The aim of this study is to clarify the historical premises of the establishment of the tax treaty between the UK and the US in 1945. Particularly, the UK-US treaty to prevent the international double taxation made an economic and political impact on the UK multinationals and the government. It was the first time that the UK government concluded a general tax treaty with elsewhere in the British Empire.
The problem of international double taxation on business income between UK and US occurred since the First World War. However, the UK government did not introduce a foreign tax relief for foreign investment to the US until 1945 because the government persisted to abhor reduction of the tax revenue. Thus, the tax issue became one of the causes that the British investment to the US had been sluggish. In addition, not a few UK multinationals were forced to change their organization alongside the tax environment during the period, raising cries of protest through some employer's associations such as the Federation of British Industries. The organizational changes like Phelps Dodge or Courtaulds sometimes influenced corporate long term investment strategy. Finally, the introduction of the American dividend tax in 1936 and the outbreak of the Second World War pushed the UK multinationals into further tax planning to alleviate the tax burden. The corporate behaviors and complaints of those firms made the UK government reconsider the tax regime of the interwar period. As a result, the general tax treaty between the UK and the US was concluded in 1945, a prototype of tax treaty of not only both countries but many countries in the Post Second World War.
This paper aims to provide a brief account of the growth of the Western confectionery industry in Japan, focusing on Morinaga's vertical integration during the interwar period.
Western confectionary was introduced into Japan around the beginning of the Meiji period. When Morinaga was founded, in 1899, there was neither a market for the ingredients nor a distribution channel for Western confectionary in Japan. In that case, how did Morinaga procure ingredients and create a market for its new products?
The dairy industry was immature in those days but had excellent business opportunities, both inside and outside the country. Morinaga thus developed these and moved into the dairy industry. Consolidating some dairy businesses into a single company after WWI, it was thereby able to steadily secure ingredients. Later, when Morinaga's performance fell, it founded a corporate spin-off as the running costs were too high for Morinaga to maintain it.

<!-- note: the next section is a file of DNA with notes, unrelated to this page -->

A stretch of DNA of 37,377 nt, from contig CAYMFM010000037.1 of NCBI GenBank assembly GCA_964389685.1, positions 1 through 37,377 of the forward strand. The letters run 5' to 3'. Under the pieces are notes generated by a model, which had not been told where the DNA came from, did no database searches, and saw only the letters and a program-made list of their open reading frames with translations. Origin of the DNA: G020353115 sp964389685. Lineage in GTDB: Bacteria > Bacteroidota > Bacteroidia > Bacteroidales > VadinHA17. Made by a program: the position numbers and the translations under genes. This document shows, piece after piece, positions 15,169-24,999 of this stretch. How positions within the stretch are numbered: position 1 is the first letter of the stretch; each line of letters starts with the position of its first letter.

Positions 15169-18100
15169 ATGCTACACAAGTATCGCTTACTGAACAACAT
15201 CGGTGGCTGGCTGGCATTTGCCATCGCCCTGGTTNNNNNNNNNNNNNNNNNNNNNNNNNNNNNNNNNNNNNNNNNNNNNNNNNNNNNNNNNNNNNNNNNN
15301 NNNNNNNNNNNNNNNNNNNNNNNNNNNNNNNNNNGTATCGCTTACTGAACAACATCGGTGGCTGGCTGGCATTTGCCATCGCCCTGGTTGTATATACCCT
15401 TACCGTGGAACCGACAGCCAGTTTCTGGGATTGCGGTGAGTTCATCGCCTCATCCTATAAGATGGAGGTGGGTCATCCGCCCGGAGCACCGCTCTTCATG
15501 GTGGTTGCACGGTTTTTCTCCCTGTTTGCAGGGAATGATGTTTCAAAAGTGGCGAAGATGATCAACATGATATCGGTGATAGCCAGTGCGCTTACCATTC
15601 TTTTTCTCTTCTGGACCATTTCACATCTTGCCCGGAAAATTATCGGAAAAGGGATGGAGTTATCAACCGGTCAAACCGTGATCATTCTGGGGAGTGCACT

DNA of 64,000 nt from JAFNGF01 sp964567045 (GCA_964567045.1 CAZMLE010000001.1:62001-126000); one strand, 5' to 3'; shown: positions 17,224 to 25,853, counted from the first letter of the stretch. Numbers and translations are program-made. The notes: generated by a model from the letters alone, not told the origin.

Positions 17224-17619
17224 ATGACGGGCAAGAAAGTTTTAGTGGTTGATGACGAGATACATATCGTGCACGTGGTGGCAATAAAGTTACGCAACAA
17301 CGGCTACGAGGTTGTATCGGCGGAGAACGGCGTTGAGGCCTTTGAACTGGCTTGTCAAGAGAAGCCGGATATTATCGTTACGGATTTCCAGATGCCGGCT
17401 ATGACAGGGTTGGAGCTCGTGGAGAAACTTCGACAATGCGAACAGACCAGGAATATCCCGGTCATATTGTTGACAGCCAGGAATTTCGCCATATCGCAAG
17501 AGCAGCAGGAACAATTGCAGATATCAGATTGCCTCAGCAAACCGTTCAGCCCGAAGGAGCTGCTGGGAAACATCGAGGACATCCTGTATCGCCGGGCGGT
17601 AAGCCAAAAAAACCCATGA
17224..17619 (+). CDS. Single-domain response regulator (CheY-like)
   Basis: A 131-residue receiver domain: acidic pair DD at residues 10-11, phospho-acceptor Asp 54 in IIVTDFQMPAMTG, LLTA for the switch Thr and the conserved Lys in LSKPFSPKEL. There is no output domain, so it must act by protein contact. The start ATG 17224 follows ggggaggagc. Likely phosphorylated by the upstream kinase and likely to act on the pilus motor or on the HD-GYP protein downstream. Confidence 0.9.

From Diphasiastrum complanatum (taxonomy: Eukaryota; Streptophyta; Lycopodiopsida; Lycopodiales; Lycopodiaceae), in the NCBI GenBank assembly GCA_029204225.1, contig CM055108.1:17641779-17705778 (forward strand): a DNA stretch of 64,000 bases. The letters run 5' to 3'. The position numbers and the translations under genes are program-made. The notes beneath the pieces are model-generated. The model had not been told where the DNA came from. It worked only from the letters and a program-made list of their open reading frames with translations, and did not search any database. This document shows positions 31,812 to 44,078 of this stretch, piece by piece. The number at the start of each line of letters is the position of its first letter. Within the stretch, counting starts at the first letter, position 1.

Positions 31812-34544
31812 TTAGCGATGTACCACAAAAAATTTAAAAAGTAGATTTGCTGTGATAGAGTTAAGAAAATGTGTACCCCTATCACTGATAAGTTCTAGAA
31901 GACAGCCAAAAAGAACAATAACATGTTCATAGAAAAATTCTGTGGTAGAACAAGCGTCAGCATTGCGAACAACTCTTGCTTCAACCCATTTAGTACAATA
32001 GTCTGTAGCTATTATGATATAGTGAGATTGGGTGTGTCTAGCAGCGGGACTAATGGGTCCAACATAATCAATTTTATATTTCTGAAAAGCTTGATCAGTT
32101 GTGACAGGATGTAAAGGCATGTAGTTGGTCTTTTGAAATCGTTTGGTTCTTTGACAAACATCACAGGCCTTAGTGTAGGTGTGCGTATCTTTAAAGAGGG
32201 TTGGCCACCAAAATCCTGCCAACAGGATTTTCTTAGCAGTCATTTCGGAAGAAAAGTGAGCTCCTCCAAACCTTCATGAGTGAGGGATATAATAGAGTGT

In the 1920s, in order to strengthen sales when a competitor, Meiji Seika, was established, Morinaga and various wholesale stores established sales companies. There was only a low-level capital relationship between Morinaga and these sales companies, however, so their elimination or consolidation did not damage Morinaga. The sales companies to which Morinaga sold its products had to take the risk of sluggish Morinaga sales, which supported Morinaga, especially through asset liquidation and a capital reduction from 15 to 7.5 million yen. In spite of Morinaga's development of a Beltline store system, however, it was unable to control the small retail-store units.
Summarizing, Morinaga took measures towards vertical integration in order to secure ingredients and control its distribution network. The immaturity of the ingredients market meant that the main factor in this aspect of the vertical integration was the stabilization of ingredients provision, while Morinaga was able to maintain its group through corporate spin-off and risk hedging.